Local entrepreneurs achieve goals through network marketing industry

Eliza Hill
Arts & Features Writer
[email protected]

Photo by: Bow Rudolph                                       Sara Kate Eubanks working on her computer in her apartment, Monday 14

While many multilevel marketing companies reinforce ‘pyramid scheme’ reputation, some local women achieve success and independence through the industry, disproving negative stigma. 
 Social media mogul and Asheville native, Marni Stockhausen quit her full-time job, moved out of her ex in-law’s basement and now lives a successful life working in the top 1% of the network marketing company, Younique Corporate. After initially declining to join the business, the 26-year-old influencer said she finally overcame hesitation and preconceived notions about network marketing or ‘pyramid schemes,’ joining the company in 2017.
 “I was scarred from Mary Kay parties where they’d be like ‘Can we just have a party?’ And I’m like, ‘I would rather jump into the Pacific Ocean with cuts all over my body and cinder blocks tied to my feet. That’s how much I want to come to your party.’ I was like, ‘No, I’m not doing that, I’m not putting people through that, that’s not me,’” she said.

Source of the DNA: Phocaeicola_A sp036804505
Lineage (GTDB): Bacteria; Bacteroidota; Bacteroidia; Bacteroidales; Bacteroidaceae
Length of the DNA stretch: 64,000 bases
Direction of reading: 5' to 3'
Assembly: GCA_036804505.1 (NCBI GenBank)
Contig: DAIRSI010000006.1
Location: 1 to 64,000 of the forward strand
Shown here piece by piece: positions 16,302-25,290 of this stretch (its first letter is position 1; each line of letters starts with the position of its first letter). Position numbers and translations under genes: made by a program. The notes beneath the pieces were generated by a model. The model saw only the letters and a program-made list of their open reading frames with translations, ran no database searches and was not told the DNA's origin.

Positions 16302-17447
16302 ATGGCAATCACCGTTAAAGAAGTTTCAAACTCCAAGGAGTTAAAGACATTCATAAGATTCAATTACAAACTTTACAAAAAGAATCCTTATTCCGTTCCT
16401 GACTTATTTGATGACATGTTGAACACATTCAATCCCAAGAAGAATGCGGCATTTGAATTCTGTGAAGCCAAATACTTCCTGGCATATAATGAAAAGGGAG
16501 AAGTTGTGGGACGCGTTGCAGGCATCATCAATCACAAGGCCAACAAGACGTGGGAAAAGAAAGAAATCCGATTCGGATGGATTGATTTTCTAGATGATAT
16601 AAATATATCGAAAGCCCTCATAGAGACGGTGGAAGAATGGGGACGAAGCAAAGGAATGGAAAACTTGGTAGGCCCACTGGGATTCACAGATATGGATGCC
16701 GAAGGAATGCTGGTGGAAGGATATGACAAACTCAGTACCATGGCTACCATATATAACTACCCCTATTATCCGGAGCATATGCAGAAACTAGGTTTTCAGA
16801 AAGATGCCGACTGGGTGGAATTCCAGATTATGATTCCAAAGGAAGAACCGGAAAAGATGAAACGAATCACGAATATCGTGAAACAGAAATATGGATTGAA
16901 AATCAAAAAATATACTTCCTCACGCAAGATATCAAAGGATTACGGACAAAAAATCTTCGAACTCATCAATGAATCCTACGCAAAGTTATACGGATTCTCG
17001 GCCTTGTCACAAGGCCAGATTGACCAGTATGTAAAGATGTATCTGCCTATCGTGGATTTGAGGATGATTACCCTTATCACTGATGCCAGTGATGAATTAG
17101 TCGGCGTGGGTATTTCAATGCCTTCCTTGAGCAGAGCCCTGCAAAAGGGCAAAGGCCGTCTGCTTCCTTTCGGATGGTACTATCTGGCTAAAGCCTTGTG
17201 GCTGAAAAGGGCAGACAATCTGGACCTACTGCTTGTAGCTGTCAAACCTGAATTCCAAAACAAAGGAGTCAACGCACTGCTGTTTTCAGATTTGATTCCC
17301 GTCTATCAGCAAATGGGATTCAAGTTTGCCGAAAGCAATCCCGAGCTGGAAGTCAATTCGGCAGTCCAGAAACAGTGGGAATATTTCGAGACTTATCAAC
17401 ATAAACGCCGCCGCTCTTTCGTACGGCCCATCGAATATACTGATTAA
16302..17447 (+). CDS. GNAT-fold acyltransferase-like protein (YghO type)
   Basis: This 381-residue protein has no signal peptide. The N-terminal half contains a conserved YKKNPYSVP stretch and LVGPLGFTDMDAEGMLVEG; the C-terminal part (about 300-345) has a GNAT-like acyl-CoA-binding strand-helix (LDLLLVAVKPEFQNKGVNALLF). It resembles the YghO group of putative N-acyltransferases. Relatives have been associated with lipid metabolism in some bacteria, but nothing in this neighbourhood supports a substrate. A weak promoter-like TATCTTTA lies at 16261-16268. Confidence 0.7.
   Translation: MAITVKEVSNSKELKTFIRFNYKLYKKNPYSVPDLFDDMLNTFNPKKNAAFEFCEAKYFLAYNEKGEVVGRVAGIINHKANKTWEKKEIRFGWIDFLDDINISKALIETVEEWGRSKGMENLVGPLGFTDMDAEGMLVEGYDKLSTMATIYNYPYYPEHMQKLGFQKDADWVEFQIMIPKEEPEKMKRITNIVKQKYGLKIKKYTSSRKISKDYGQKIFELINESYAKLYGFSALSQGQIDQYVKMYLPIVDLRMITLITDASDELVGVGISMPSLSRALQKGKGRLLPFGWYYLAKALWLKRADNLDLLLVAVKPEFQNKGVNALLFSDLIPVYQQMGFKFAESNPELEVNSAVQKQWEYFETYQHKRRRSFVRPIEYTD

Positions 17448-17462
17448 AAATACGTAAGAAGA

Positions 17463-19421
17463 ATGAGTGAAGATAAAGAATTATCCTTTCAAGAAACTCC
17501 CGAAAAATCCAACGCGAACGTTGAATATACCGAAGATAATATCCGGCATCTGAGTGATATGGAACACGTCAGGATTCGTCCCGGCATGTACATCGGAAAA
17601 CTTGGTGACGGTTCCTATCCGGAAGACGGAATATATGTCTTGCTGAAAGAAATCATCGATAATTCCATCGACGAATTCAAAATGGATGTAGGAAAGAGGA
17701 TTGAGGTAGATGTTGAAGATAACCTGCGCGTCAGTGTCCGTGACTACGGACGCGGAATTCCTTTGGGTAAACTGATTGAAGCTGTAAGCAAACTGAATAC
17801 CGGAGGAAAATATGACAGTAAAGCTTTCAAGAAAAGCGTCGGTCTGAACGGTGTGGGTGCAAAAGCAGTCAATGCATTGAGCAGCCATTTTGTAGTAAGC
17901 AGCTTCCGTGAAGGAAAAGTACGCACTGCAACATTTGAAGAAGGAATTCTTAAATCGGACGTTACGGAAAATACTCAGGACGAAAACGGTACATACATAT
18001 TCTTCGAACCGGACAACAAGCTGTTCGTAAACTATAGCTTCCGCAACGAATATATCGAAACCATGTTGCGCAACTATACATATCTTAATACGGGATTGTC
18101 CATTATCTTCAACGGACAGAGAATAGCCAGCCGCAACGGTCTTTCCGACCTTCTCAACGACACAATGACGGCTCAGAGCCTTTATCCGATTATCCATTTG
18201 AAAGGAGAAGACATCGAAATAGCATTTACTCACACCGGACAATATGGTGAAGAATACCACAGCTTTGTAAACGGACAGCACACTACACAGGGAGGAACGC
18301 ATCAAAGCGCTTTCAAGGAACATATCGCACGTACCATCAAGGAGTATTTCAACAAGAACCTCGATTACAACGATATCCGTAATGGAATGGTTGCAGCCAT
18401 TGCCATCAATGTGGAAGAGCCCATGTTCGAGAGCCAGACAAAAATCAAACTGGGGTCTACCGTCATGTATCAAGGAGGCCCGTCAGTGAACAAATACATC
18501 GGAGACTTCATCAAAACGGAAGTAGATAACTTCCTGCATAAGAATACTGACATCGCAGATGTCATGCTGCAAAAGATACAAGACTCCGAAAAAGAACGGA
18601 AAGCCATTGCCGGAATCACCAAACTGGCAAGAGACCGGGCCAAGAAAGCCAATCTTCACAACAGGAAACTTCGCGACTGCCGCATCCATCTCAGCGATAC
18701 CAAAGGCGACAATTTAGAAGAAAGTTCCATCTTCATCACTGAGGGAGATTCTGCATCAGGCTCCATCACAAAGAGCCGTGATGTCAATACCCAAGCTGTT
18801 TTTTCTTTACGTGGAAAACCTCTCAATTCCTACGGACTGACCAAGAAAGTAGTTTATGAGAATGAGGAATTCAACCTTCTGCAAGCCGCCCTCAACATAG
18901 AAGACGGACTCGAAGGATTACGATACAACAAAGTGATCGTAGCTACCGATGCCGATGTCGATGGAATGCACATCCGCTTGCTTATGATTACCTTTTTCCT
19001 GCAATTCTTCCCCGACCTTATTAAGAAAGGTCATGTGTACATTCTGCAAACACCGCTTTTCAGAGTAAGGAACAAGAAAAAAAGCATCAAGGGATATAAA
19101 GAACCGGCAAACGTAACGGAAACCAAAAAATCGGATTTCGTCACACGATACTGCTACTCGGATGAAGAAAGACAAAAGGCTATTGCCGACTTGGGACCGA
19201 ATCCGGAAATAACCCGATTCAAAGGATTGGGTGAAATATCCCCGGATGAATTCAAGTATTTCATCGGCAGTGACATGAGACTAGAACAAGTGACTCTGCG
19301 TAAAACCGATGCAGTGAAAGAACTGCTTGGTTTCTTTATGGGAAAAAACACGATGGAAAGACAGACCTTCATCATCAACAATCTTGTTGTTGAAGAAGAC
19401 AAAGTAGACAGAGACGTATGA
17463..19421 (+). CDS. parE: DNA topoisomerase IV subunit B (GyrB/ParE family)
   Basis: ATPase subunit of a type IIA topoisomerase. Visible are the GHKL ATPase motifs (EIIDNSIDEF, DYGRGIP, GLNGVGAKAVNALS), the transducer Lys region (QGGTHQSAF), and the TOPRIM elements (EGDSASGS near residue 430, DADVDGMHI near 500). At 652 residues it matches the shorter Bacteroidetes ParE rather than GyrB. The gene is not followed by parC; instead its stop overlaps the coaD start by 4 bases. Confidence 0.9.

Stockhausen said her desire to transform her life outweighed her fears and limitations.
 “For a while I was smoking a pack of cigs a day, drinking box wine on the porch of a shitty ass apartment for like two years, and then I was like ‘I don’t want to do this anymore, I want to buy nice things,’” the young entrepreneur said.
 As a charismatic, fresh face on social media, Stockhausen quickly acquired followers and built her business by sharing her lifestyle, magnetic personality and Younique makeup products with her fanbase. She said she never approaches others about the company, attracting her followers organically.
 Stockhausen’s social media strategy proves successful, as she now shares her lifestyle and products with more than  30 thousand Instagram followers.
 “I don’t really bring it up, I just let them come across it. I’ll have people come up to me at TJ Maxx and be like ‘Hey have you ever heard of Mary Kay?’ and I’ll be like ‘I don’t know, have you ever heard of George Washington?’” she said. “All you do is post pictures. Post a selfie and you’re doing your job.”
 Rachel Kaplan, 35, also approached the network marketing industry hesitantly. She now credits her financial and personal freedom to the vegan skincare and wellness company, Arbonne.